Four years ago, Francis X. Dougherty was fired after revealing the existence of a $7.5 million no-bid security camera contract within the Philadelphia School District. Now, he has won a major victory in his whistleblower lawsuit against the district, with the Third Circuit U.S. Court of Appeals ruling that he was exercising his first amendment rights by revealing the illegal contract.
After becoming aware of the no-bid contract with IBS Communications Inc., a firm with a minute amount of experience in working with school districts and one that was not on Pennsylvania’s list of approved emergency work vendors, Dougherty reported the contract to the Philadelphia Inquirer. He told the paper that Superintendent of Schools Arlene C. Ackerman pushed for the contract. He was promptly fired in April 2011.
Michael D. Fisher, a judge in the U.S. Circuit court, wrote in his opinion that Dougherty’s report to the Philadelphia Inquirer was an action deserving of first amendment protection, and that the school district violated that right by terminating him because of the action. The court also determined that Ackerman and two other administrators that were involved with firing Dougherty should have known that their actions were wrong, and that despite them being public officials, whey were not immune from legal action.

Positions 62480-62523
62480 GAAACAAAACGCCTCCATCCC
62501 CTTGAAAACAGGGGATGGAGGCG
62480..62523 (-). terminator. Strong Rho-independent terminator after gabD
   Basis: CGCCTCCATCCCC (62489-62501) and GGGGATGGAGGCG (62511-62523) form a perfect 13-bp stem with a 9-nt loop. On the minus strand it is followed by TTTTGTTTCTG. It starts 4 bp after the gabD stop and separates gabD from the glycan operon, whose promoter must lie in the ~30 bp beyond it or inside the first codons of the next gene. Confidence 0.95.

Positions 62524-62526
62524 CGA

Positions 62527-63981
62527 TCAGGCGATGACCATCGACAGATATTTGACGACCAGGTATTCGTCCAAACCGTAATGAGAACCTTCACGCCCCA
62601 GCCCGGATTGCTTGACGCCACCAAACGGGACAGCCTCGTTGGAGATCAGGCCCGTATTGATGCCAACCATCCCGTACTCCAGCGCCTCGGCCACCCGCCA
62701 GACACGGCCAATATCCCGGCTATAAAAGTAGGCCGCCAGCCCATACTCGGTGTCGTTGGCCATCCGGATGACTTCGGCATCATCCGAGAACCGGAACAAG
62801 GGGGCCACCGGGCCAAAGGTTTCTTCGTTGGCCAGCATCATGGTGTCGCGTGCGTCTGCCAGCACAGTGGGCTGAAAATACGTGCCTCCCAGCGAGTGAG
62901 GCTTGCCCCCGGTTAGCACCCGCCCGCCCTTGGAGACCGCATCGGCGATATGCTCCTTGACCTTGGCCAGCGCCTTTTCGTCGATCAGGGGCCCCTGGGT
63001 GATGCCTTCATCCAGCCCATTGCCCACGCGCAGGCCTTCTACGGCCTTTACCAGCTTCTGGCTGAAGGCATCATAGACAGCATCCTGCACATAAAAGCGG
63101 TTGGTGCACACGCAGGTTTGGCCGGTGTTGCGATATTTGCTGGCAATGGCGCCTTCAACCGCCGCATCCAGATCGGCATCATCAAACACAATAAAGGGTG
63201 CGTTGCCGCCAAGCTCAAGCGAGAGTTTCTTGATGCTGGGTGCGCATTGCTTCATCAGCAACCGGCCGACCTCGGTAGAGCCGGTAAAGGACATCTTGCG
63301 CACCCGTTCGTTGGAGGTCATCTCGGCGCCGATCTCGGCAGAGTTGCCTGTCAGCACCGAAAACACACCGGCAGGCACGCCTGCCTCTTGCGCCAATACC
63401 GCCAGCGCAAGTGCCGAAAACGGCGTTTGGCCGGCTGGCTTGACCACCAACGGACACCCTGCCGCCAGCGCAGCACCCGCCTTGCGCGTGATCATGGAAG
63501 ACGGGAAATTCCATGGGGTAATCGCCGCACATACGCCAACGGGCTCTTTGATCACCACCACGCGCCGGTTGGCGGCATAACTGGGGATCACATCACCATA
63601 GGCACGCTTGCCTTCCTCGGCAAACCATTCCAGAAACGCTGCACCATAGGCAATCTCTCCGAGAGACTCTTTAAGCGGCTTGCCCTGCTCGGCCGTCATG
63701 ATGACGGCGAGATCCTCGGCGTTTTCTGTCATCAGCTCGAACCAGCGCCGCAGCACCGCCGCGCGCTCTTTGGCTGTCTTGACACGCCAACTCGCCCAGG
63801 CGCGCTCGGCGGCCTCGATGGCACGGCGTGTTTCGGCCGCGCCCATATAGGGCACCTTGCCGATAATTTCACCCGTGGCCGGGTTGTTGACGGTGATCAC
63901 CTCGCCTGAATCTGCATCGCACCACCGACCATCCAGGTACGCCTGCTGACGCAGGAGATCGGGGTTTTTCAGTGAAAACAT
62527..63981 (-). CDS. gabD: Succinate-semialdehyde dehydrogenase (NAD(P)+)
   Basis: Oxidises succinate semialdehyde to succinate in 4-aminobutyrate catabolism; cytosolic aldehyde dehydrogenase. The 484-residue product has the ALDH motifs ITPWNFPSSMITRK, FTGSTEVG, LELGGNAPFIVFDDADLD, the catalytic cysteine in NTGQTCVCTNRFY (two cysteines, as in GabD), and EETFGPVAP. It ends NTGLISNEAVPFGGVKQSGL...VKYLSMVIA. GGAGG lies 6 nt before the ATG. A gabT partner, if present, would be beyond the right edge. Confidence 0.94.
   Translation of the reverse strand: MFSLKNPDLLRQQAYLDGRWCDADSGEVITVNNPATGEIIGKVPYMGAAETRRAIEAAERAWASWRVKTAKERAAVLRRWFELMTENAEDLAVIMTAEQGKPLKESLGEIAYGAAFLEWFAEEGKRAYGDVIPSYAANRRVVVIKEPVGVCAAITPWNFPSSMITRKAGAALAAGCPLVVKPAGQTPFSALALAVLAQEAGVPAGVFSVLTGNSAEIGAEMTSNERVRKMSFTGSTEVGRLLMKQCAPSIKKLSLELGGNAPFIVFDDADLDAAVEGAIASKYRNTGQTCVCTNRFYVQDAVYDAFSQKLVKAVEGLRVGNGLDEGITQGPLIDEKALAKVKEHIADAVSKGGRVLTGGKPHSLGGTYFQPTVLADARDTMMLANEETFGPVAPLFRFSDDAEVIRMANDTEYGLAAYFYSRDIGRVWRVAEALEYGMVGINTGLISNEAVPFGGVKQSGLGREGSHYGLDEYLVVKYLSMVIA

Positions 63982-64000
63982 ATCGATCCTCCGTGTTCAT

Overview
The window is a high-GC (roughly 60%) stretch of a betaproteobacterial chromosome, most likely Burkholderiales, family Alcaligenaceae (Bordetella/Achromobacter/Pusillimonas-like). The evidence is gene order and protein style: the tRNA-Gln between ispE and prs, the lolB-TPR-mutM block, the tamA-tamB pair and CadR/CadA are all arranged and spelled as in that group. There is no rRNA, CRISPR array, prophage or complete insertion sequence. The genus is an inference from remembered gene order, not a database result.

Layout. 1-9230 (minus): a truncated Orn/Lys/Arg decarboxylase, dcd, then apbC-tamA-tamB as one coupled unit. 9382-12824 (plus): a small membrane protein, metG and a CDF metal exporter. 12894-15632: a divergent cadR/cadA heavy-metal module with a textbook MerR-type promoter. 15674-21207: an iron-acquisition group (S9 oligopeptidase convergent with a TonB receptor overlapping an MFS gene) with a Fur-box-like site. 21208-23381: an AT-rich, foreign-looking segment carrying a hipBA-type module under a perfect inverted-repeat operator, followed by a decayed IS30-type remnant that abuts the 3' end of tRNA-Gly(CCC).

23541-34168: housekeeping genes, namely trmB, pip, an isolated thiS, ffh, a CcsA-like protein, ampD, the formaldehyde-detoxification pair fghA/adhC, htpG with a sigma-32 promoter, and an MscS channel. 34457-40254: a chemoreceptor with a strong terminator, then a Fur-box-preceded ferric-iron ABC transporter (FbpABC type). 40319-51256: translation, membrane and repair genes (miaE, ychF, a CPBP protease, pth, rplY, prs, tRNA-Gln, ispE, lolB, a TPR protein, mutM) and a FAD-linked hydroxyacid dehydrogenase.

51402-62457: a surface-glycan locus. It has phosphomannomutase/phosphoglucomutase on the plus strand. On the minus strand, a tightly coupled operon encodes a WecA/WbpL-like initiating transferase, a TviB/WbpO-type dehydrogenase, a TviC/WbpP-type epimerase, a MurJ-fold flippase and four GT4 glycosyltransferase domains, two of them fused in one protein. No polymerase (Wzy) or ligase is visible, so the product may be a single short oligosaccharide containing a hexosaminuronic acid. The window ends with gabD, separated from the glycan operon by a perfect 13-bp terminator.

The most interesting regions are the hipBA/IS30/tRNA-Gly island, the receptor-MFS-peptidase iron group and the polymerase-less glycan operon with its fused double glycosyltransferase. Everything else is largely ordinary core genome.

With this ruling by the circuit court, Dougherty’s case against the school district and administrators will move on to trial in a U.S. District Court. It is merely one of four lawsuits that have been filed against the district in relation to the controversial contracts issued for the surveillance cameras.
If you work for a school district or educational organization and become aware of a similar illegal contract or fraud scheme, meet with the experienced Dallas attorneys at Whistleblower Law for Managers.